Odd, in the circumstances, that the most solid characters are male (father and intended father-in-law) and the most deluded, female, but then that's the world Alice is up against as Burton sees it. It is theology made simple. The bad men are easy to spot. The good males are dead daddy and a nice rich man who gives Alice a top job because, well, she's got balls. This is, perhaps, an aspect of the story that has crept in rather than been plumbed in, but I can't be sure. Is Alice living in a patriarchy or a matriarchy? A whole line of enquiry due here. And what exactly is the deal between The Mad Hatter and Alice? The Mad Hatter might be a Damaged Man, kinda cute and vulnerable. The moral fable goes foggy on me at this point. Maybe it is that the male role is to go mad, to give a woman what she wants, and then to die .

I have nothing against the bigger, in fact dominant, moral project of the film. The empowered female is fine by me, but I do have a great deal against muddle, saccharine sentimentality, and a poor version of education (make that any education) using genius to deliver its lessons. And Carroll is genius.

So, while, incident by incident, the film is lovely and replete and sumptuously visualised heart of Burtoniana; as a story it is as dull, and dull-witted, as a temperance tract delivered very slowly and all too clearly by a rather insistent, if confused, Victorian governess who bears a faint, but entirely misleading resemblance to Johnny Depp.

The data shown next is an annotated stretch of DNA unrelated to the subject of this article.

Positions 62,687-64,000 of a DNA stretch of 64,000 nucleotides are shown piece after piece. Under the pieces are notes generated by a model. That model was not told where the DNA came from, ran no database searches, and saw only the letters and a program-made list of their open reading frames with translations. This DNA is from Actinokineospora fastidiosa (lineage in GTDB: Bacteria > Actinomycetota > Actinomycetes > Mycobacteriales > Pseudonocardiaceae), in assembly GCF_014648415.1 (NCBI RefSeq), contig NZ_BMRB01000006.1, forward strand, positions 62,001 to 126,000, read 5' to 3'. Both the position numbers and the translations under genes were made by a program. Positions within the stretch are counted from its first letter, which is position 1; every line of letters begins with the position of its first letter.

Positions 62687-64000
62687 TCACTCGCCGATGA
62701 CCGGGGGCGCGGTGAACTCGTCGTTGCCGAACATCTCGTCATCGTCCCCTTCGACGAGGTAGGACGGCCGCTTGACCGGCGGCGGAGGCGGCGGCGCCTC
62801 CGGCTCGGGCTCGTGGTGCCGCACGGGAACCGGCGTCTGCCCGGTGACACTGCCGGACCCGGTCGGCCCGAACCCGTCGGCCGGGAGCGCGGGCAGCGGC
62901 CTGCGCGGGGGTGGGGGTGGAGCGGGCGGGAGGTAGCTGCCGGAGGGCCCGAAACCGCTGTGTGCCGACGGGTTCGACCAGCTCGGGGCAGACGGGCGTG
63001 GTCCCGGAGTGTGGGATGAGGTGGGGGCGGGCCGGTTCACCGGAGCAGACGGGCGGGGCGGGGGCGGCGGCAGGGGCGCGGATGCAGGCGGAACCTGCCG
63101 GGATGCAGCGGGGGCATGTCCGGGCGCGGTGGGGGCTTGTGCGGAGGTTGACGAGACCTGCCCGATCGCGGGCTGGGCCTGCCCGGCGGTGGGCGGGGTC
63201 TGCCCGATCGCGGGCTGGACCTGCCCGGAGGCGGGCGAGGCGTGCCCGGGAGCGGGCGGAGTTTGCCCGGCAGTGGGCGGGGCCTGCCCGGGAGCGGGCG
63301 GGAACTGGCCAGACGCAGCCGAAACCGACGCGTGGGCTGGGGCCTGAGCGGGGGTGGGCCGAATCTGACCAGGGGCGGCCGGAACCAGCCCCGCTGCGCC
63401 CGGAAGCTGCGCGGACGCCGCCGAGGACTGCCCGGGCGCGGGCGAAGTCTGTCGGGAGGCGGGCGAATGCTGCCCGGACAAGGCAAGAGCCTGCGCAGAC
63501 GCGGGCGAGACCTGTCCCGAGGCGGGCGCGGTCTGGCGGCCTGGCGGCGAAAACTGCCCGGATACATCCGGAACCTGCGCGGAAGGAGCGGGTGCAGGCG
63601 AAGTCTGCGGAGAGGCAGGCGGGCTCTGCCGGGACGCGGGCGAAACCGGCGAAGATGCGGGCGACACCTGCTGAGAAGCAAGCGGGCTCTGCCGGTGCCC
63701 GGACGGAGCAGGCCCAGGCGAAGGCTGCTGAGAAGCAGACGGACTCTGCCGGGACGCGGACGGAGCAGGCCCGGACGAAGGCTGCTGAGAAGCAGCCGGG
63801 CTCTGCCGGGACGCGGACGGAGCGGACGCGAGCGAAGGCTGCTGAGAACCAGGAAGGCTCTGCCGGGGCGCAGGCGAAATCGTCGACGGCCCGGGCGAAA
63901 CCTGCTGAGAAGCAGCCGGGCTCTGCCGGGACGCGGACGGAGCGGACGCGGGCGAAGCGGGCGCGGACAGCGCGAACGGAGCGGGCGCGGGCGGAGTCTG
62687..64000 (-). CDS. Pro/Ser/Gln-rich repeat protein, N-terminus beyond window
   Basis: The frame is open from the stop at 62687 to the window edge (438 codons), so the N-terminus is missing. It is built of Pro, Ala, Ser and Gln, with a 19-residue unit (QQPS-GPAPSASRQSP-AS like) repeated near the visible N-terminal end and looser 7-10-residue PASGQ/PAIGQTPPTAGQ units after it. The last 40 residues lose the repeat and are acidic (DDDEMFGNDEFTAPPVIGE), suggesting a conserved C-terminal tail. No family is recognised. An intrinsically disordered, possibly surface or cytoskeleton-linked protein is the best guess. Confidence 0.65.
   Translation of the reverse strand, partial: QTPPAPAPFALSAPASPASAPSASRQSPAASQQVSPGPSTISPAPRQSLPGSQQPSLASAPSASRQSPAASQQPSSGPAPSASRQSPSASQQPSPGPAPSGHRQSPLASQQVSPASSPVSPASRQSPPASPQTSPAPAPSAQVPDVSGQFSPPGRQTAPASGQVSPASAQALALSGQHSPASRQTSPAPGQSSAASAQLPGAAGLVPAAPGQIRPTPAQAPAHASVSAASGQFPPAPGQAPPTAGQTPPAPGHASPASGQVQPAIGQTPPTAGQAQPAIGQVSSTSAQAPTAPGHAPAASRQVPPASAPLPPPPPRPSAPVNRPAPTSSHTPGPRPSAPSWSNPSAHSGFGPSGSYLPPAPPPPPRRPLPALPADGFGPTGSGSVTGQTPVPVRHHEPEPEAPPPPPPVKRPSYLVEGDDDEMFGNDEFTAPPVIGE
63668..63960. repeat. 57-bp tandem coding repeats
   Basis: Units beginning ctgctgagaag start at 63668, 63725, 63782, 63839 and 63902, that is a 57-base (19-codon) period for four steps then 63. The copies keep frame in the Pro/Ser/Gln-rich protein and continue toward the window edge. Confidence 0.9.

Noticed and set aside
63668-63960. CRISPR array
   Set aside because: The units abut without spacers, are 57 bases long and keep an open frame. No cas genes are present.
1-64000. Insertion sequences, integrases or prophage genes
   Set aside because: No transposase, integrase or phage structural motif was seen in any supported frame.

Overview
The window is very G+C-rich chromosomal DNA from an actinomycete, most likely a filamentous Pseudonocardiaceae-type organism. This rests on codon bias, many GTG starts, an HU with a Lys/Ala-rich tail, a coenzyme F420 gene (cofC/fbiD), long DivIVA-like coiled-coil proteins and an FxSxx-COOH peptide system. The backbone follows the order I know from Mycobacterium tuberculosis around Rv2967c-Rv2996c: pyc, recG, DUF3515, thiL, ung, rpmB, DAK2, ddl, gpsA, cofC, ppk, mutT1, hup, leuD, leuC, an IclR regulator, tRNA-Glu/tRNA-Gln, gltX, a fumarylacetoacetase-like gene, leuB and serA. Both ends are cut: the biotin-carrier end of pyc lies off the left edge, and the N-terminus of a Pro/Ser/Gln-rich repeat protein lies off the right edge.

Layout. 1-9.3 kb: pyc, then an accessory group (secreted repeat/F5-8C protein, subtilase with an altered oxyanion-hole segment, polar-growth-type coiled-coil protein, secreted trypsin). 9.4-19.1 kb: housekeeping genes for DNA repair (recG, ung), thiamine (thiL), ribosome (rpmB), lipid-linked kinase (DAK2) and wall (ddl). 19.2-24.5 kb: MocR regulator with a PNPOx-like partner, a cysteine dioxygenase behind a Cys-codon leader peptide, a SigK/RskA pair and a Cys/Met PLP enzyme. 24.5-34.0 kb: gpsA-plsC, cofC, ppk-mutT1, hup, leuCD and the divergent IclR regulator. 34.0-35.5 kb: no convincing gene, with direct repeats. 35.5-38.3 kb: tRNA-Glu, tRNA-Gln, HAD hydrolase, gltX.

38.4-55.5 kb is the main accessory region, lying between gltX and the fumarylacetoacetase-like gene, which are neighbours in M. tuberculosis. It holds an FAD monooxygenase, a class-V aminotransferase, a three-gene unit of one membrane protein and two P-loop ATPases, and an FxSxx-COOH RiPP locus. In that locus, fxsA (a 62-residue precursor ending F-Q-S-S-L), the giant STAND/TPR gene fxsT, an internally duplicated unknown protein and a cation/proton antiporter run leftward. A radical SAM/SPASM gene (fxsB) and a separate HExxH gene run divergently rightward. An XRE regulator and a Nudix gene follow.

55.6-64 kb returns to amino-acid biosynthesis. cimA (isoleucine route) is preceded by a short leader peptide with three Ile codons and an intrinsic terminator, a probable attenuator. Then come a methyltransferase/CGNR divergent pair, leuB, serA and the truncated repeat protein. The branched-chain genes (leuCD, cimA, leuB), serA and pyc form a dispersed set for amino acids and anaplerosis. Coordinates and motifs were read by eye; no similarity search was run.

Sunday 14 March 2010


Beginning of Ecstase (1933)

One of the great poetic transactions is between the consciousness and the world of material objects. People will do as people will of course, but they have to conduct themselves through rooms and streets full of miscellaneous things, and these things are intractably distinct from them. Hands warm objects, eyes lighten them, the nose detects them, hope hangs on them - they alter space this way and that. It is the real world meeting the ghost mind.

Here, in this first six minutes or so from the film in which Hedy Lamarr was famously shown swimming naked, there is a lot of shifting light and shadow before the newly married couple enter their flat. There is a mat, some shoes, a hand (a hand is also an object), a key and a lock, a sign, a lipstick tube that writes. After a moment of drunken fumbling the door opens, and he carries her, with some comical difficulty, across the threshhold. And there stand the objects. Suddenly we are assailed by a mass of household items in curious sculptural groups. Here are the bride's flowers and her extraordinarily long train that follows her like a kind of ectoplasm, growing longer and longer. A looming chair, some kitchen furniture, a basin, a litter basket...